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Daylight Saving “Appears to Cause Brain Damage”

Daylight saving time (DST) will end on Sunday in most of North America, and just ended in much of Europe. This is the “good” part of daylight saving, when clocks go back and we gain an hour, but it’s still a sudden shift in our daily rhythms. Do the disruptions of daylight saving affect how well our brains work?

We’ve discussed before how a change in schedule can result in “social jet lag,” affecting sleep, which affects cognition. DST provides a natural experiment, in which large parts of the country change their sleep schedules all at once.

At this time of year, the Northern Hemisphere gets an extra hour to work with. That can be good; for example, one study found slightly lower incidence of heart attacks the Monday after daylight saving ends.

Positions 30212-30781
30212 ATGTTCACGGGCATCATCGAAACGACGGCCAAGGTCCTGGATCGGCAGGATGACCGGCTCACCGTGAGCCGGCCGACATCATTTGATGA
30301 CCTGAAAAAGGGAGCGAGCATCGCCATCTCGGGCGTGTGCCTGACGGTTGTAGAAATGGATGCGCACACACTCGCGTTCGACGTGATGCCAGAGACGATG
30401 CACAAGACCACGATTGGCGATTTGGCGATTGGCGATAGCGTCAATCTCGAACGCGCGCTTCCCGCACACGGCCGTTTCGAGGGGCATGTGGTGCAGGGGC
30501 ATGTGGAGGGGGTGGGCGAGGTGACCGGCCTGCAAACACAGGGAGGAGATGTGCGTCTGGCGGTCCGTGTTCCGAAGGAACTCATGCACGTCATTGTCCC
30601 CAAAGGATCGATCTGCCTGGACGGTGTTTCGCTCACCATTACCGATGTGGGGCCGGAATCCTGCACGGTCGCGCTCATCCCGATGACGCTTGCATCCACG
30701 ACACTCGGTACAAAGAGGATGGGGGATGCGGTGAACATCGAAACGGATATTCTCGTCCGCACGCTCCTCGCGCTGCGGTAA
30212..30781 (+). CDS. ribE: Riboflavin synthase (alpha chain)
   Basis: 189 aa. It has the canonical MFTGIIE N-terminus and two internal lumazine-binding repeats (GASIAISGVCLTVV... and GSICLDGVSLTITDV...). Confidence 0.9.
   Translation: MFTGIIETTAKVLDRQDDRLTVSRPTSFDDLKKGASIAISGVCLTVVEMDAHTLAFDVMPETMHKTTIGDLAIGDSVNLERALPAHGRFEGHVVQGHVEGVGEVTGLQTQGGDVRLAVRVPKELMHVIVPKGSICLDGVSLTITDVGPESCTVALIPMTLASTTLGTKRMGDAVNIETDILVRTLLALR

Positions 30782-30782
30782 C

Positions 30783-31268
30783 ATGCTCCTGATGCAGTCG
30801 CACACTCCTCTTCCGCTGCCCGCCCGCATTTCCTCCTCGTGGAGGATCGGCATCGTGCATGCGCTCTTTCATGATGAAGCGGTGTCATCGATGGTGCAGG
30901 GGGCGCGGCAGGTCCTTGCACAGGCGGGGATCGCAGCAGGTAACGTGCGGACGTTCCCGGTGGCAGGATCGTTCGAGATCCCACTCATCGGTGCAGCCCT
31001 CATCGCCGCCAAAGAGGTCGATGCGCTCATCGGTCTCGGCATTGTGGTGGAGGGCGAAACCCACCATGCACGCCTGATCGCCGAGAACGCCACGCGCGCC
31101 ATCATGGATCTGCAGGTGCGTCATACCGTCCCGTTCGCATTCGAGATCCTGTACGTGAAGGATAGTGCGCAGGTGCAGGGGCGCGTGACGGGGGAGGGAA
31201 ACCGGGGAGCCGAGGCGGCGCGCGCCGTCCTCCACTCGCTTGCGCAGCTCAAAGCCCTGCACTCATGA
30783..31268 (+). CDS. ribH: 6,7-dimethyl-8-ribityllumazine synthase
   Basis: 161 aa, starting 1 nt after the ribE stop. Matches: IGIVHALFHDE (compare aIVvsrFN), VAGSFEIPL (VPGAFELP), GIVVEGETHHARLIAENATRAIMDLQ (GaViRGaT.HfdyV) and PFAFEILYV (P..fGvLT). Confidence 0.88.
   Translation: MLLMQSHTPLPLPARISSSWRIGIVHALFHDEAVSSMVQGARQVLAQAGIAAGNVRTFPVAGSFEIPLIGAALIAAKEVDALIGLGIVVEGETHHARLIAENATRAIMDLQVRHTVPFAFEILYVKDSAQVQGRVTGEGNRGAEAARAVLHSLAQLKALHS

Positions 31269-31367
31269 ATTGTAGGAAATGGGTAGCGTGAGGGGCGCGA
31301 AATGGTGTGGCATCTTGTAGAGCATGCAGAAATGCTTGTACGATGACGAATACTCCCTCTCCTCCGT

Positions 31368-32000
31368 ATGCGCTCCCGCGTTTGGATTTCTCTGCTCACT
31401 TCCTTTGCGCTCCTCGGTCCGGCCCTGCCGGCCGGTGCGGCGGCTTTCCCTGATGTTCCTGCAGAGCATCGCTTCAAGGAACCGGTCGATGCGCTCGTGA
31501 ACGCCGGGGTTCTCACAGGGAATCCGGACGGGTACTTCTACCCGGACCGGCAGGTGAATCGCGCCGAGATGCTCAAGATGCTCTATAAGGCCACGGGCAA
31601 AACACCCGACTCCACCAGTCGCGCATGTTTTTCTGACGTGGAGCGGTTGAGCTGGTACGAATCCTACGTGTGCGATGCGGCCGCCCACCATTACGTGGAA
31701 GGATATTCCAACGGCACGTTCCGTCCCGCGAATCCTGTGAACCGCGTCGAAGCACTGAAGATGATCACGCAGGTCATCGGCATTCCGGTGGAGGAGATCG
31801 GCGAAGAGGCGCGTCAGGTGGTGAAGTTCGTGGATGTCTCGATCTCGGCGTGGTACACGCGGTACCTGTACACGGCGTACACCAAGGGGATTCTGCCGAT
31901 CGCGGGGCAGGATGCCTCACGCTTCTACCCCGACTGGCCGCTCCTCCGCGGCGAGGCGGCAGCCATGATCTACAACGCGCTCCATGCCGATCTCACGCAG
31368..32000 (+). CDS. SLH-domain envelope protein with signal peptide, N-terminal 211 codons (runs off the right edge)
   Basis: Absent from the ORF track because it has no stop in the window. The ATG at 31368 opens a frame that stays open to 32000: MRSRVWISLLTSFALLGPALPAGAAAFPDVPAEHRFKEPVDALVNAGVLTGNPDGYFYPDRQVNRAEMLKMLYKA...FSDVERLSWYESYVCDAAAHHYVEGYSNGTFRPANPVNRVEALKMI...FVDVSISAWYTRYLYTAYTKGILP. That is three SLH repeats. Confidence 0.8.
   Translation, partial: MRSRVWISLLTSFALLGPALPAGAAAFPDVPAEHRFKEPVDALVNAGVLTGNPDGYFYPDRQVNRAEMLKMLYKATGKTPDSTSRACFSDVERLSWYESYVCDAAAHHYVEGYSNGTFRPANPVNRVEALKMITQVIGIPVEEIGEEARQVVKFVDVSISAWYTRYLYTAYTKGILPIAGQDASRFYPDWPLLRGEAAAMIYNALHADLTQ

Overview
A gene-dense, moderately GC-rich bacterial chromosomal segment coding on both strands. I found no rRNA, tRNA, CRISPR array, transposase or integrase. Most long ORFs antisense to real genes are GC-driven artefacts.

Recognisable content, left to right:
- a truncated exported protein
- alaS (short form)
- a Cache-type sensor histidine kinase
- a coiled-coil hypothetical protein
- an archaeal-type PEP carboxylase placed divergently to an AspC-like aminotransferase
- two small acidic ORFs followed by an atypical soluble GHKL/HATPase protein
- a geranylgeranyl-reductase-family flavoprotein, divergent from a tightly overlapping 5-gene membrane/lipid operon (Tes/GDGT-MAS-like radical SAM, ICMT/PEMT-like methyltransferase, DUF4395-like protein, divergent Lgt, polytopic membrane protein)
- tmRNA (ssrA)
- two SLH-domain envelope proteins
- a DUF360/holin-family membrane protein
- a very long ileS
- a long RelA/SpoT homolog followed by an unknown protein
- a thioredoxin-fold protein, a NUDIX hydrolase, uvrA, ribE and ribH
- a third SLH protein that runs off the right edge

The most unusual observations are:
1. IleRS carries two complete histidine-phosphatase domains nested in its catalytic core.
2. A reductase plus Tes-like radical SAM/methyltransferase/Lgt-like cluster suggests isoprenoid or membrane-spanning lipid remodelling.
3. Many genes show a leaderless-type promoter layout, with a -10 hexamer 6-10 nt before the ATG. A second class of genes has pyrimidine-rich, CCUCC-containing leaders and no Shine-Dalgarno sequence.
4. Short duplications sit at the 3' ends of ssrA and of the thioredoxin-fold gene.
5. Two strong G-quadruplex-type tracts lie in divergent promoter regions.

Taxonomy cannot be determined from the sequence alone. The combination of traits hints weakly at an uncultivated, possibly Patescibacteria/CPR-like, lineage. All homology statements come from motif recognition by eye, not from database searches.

Unfortunately, gaining an hour now means losing an hour in the spring. At that time, the news isn’t so good—the downsides of the spring forward are often more severe than the benefits of falling back. Likely due to lack of sleep, the beginning of daylight saving has effects such as:

If DST is terrible for the brain (not to mention health and the economy) why do we continue doing it every year? There are some arguments in favour of the shift, such as reduced traffic collisions when there is more daylight during high-traffic times. Perhaps more importantly: it can be hard to motivate change when these high-level negative trends are hidden by the fact that individual people rarely notice or measure the effects.

Cambridge Brain Sciences can help you see how disruptions like DST affect you. Try it this upcoming Monday; is your C-Score higher than last Monday? Did it take a nosedive in the spring when DST began?* Log in to get some insights, and let us know in the comments if you notice any trends.


* Or vice versa if you’re in the Southern Hemisphere.


This post was written by Mike Battista, a staff scientist at Cambridge Brain Sciences, who is, despite all this, looking forward to an extra hour of sleep this weekend.